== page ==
By Erin Sherbert
By Howard Cole
By Erin Sherbert
By Erin Sherbert
By Leif Haven
By Erin Sherbert
By Chris Roberts
By Kate Conger
Poizner should follow this lead and stop this scheme before it attracts additional seniors. Legislators in Sacramento, meanwhile, should call for hearings aimed at uncovering what's being done with the private medical and financial information Khrlobian and Khachatourians are scooping up through their come-on.
"It would be helpful to everybody, including the people selling this," says Prescott Cole, senior attorney for California Advocates for Nursing Home Reform, who has fielded complaints about Lighthouse Insurance Marketing's $1,000 survey program. "If they don't know where this information is going, let's get to the bottom of it. I think it's something both the Assembly and Senate Insurance Committees would like to look into."
The businessmen behind the Lighthouse "survey" have not been forthcoming about what, exactly, they're luring seniors into.
Manson, whose name and Bar Association number appeared in Internet postings relating to the $1,000 "longevity survey" offer, claims ignorance about the ultimate business purpose private information will be used for.
"That's what I can't answer because I don't have a finance degree," said Manson, who spoke with me on behalf of Lighthouse Insurance Marketing during four telephone interviews and an e-mail exchange.
Manson would not deny that Lighthouse transacted with other Khrlobian and Khachatourians companies, which were set up to profit from the resale of life insurance policies. But he said the survey program was separate from that line of business, and that information gleaned from the signed contracts is being collected by a Texas company called Examination Management Services, Inc. (EMSI), which agents peddling the offer told me is involved in similar deals nationwide.
When I asked to speak with an EMSI press spokesperson about the "longevity survey," I was referred to Kevin Malone, head of the company's underwriting business. However, Malone refused to answer questions over the phone, instead demanding I tell him how I found out about the program, and what I knew about it already. He asked me to contact him via e-mail. By press time five days later, however, he had not responded to e-mailed questions asking why EMSI was involved in collecting the information, whether it was being used in the resale of strangers' life insurance policies, and what measures were being taken to protect seniors' private information.
Nonetheless, through court documents, interviews, and other records it's possible to piece together an image of the business Lighthouse Insurance Marketing Inc. was apparently founded to transact.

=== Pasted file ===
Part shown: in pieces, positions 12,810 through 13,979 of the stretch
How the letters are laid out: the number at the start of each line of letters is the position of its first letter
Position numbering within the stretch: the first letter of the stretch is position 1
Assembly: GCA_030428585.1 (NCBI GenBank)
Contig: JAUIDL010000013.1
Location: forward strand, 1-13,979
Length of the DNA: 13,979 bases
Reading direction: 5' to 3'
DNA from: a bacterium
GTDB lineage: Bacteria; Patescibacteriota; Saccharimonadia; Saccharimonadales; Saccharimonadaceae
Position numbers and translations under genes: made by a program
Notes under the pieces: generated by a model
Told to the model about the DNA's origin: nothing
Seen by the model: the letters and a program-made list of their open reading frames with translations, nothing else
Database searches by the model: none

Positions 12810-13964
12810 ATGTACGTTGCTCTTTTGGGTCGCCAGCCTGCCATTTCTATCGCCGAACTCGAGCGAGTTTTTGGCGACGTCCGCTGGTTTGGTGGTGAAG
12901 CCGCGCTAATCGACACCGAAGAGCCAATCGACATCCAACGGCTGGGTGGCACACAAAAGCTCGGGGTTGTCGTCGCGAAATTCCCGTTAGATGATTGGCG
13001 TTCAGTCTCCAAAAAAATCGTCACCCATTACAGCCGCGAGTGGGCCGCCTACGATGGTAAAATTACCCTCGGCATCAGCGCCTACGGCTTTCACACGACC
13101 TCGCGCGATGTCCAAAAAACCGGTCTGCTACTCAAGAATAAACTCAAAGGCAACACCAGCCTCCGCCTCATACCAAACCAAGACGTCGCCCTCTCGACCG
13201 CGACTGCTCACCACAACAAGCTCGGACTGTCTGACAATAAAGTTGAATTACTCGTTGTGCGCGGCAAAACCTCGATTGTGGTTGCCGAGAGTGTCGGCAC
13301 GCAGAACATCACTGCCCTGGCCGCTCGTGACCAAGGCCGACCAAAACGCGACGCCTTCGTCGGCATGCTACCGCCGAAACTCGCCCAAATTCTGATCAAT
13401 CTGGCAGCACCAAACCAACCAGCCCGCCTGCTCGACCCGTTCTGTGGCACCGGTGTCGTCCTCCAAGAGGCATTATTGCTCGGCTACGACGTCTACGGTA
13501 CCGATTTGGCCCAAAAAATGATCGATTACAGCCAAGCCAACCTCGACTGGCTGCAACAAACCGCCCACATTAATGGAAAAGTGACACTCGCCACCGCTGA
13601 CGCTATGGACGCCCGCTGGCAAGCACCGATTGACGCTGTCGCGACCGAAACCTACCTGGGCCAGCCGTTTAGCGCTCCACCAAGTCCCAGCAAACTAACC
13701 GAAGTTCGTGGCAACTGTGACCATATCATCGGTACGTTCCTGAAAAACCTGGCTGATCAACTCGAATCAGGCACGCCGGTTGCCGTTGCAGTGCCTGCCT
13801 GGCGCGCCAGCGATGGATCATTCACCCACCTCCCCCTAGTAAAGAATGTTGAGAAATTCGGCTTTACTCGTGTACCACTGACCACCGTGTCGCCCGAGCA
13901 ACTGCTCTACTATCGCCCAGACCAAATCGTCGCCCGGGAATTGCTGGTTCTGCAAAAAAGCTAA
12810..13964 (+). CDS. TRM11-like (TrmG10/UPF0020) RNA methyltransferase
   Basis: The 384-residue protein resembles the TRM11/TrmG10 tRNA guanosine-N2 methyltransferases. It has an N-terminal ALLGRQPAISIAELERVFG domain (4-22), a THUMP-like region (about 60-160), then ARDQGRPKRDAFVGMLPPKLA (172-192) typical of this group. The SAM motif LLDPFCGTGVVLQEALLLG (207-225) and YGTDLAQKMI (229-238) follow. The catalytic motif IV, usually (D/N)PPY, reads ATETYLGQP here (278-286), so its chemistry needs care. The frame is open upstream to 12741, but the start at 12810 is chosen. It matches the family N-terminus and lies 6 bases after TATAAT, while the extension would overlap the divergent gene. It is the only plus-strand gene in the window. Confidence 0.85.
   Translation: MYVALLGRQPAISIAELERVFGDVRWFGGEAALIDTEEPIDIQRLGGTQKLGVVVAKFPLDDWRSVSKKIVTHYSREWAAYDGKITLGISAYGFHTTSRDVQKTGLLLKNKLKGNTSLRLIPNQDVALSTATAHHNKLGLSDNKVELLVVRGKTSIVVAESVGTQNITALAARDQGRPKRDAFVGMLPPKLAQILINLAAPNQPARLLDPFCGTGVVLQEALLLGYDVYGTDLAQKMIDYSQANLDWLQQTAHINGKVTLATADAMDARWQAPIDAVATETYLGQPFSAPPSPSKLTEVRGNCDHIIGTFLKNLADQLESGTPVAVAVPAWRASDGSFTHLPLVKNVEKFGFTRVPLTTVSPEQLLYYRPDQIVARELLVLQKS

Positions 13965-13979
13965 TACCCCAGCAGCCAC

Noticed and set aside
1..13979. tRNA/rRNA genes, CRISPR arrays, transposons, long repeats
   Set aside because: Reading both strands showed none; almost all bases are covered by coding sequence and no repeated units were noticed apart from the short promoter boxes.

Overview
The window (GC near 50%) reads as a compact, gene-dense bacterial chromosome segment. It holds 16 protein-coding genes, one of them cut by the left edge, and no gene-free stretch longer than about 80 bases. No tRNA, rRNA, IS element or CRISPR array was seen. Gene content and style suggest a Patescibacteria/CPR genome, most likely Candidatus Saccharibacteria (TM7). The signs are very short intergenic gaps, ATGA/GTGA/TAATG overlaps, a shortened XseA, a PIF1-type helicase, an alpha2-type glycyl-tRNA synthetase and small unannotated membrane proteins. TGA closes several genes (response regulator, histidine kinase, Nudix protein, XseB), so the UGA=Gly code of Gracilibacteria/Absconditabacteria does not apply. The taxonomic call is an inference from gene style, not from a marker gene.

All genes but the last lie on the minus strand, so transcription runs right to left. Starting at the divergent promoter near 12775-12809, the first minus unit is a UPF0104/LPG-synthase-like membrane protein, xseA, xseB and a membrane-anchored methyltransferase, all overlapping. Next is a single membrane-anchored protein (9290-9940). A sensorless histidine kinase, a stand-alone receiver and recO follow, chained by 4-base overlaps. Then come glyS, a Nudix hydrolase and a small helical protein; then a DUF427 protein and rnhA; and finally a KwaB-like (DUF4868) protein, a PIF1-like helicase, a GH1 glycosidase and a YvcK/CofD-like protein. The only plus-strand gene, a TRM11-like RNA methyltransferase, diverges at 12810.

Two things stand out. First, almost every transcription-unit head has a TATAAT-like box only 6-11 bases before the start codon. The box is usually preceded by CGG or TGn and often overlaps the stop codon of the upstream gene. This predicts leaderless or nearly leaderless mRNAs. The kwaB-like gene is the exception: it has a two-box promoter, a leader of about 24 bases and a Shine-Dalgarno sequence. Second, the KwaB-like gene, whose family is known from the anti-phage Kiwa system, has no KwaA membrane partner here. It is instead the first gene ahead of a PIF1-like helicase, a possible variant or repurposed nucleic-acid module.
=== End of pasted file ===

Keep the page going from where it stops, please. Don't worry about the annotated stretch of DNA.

At the very least, seniors are being lured into signing contracts that confuse even the attorneys and other experts I've shown them to. "There was no way in the world my mother knew what she was signing," Cranford notes.
What does seem apparent is that survey "subjects" are giving their private medical and financial information to a secretive group of companies whose representatives refuse to say what, exactly, is being done with it.
In an age of ubiquitous identity theft, and of growing financial abuse against seniors, this survey offer is unnerving. In 2004, San Francisco Chronicle reporter David Lazarus uncovered the story of how an employee for an India-based company that transcribed doctors' notes threatened to put UCSF Medical Center patients' personal data on the Internet. Like that debacle, the Lighthouse survey promises to create a large trove of once-confidential medical files that could potentially be passed among myriad unspecified people and companies.
Alice Gates, retired senior staff counsel to the California Department of Insurance, says the collection and dissemination of private medical information creates the potential of another UCSF-style private information snafu. "This whole situation is just a disaster like that waiting to happen," said Gates, who examined copies of the forms seniors are asked to sign.
Unlike the UCSF case, however, this information is destined for uses that apparently have little to do with preserving patients' health. Instead, the company coordinating the survey appears to be connected to companies involved in a little-known yet growing business that promoters call the "life settlements" industry, and which detractors call "stranger-originated life insurance."
As morbid as this may sound, so-called stranger-originated life insurance is nothing new. It's part of a multibillion-dollar industry involving venture capitalists, hedge funds, brokers, and insurance agents. Investors seek to profit by selling speculators on the idea that an insurance policy's death benefit will end up paying out more money than will be spent buying the policy from the insured person and then paying premiums until that person dies.
"First you have the insured person," says Joseph Belth, editor of The Insurance Forum, an independent periodical. "Then you have the idea that this person would then sell his ownership in the policy to investors — I call them speculators, because they're speculating in human life."
According to Belth, speculators commit to paying an upfront fee for the rights to collect the policy's death benefit, and agree to pay future premiums. The speculators then have the right to collect the death benefit when the insured person dies.
The practice of reselling life insurance policies to strangers began with the onset of the AIDS epidemic in San Francisco, when relatively young sufferers condemned to death by the disease sold life insurance policies to investors to obtain money during their final years. The practice has evolved into an industry called "viatical settlements," in which people with terminal illnesses sell their life insurance benefits to brokers.